Iran, Saudi Arabia to supply more crude to China
China will receive more crude oil imports from Saudi Arabia and Iran starting next year, Beijing-based trading sources said on Monday.
This would help China to supply new refineries in the second-biggest consumer globally, the Fars News Agency reported.
Saudi Arabia plans to boost its sales to China by more than a third.
Saudi Arabia will sell China Petroleum & Chemical (Sinopec) and PetroChina about 200,000 barrels per day. The amount is about 10 percent of China's total consumption of oil.
China's oil companies will also import 400,000 barrels a day from Iran next year, or triple the current imports.
Sinopec signed an accord with Iran recently to exploit the Yadavaran oil and gas field.
PetroChina's parent, China Petrochemical Corp., will increase daily crude purchase from Iran from 60,000 barrels to 160,000 barrels in the coming year.
Also, Chinese oil trader Zhuhai Zhenrong Corp. has struck a deal with the National Iranian Oil Co. to buy 1 million tons of fuel oil next year.
Syria, Iraq agree to rehabilitate pipeline
Syria and Iraq agreed on Monday to rehabilitate the Kirkuk-Banias oil pipeline, encouraging competent engineering companies to offer tenders for establishing tanks to exchange oil products in the border region of al-Yarubya, SANA reported.
Deputy Premier for Economic affairs Abdullah Dardari and his Iraqi counterpart Barham Salih agreed that the deal would cover cooperation between Syria and Iraq in the fields of transport, oil, gas, banks, infrastructure, technology and communications.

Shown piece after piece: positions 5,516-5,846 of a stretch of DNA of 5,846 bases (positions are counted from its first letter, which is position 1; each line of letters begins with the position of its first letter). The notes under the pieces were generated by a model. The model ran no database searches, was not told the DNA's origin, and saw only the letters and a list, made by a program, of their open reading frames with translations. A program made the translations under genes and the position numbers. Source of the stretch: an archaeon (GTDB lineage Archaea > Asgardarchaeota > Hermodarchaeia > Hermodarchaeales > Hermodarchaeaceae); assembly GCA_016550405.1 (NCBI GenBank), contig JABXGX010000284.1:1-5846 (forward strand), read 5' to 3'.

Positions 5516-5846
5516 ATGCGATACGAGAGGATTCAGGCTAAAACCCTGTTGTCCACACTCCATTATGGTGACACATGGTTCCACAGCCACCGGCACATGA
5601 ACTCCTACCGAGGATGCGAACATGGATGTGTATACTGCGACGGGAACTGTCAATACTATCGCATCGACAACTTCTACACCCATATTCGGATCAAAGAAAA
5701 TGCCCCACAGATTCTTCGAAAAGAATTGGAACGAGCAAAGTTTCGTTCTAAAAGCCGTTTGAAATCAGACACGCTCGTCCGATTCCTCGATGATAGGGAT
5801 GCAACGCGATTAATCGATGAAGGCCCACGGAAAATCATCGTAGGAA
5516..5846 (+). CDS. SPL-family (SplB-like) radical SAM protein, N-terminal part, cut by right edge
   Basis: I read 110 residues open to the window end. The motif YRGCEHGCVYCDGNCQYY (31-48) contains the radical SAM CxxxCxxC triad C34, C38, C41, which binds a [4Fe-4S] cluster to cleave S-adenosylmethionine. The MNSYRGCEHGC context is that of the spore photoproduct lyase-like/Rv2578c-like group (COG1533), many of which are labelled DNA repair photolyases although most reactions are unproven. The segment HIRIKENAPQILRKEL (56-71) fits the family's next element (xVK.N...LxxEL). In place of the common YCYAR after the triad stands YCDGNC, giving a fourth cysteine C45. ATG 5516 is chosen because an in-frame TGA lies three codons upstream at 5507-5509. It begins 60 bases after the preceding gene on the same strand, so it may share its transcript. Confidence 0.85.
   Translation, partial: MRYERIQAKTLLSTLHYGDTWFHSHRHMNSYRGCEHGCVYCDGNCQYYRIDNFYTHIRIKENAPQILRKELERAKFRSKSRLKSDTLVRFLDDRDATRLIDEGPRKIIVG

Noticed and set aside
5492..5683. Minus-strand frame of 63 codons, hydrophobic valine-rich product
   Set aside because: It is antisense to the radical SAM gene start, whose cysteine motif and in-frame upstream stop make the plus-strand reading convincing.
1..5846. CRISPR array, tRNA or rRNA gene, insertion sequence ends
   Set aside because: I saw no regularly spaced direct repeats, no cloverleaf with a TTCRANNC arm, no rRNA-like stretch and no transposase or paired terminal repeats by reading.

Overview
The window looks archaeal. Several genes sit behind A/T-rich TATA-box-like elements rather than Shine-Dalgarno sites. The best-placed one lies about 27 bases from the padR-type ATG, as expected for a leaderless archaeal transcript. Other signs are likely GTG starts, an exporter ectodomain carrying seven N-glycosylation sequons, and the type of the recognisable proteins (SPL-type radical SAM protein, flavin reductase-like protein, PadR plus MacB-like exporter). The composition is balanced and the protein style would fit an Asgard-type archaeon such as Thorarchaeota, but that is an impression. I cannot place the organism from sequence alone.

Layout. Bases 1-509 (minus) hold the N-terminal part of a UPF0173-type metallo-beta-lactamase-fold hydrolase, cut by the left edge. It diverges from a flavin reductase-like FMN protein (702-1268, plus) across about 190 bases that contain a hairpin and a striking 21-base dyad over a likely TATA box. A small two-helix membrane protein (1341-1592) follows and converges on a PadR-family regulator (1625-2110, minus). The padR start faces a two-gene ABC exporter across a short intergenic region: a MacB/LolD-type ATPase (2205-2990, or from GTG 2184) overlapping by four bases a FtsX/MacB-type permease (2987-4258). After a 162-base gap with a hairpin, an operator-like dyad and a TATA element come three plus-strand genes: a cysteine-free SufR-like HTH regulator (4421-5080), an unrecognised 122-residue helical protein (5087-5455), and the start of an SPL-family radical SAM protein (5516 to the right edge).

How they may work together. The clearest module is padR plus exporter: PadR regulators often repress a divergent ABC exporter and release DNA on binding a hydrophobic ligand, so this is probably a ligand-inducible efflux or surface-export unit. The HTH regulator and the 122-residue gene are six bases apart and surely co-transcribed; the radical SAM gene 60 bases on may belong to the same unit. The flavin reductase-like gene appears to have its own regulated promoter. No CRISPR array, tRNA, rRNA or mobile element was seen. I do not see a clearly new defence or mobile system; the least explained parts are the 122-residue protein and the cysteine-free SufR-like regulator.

The oil pipeline will transport crude oil from the Iraqi city of Kirkuk crossing Syrian lands into the coastal city of Banias on the Mediterranean, to be exported abroad.
The Syrian minister of interior and his Iraqi counterpart Jawad al-Boulani also agreed that the two sides need to have a security understanding between both countries.
The two sides underlined the importance of announcing establishment of a Syrian-Iraqi businessmen council during the next meetings of the committee due in February 2008 and make use of the rules of an agreement on protecting and encouraging investments between the two states.
Czech power plant seeks to acquire stake in MOL
Czech power plant CEZ (Czech Energy Plant) is looking to acquire a 7 percent share in Hungary's MOL before the end of the year, Nepszabadsag reported.
In exchange, CEZ would construct two power stations of significant market power in Hungary and in Slovakia.
CEZ's supervisory board could decide on Thursday whether or not to purchase 7 percent of MOL, Ladislav Kriz, spokesman for the electricity supply company, told journalists. A report by Prague daily Mlada Fronta Dnes, quoted by MTI, pointed out that the talks were still in progress.
A certain amount of uncertainty is surrounding the issue, which is confirmed by the news blackout at Mol and at CEZ's Hungarian subsidiary.
At the end of August, when Mol was vigorously defending itself against Austria's OMV, MOL and CEZ published a draft agreement through which CEZ could buy "at the most 10 percent" of MOL. According to their statement, they would jointly build two gas-fired power stations, one each for supplying MOL's two large refineries with power in Szazhalombatta and Pozsony (Bratislava).
Closing oil prices, Dec. 19, 3 p.m. London
Brent crude oil: $91.41
West Texas Intermediate crude oil: $90.90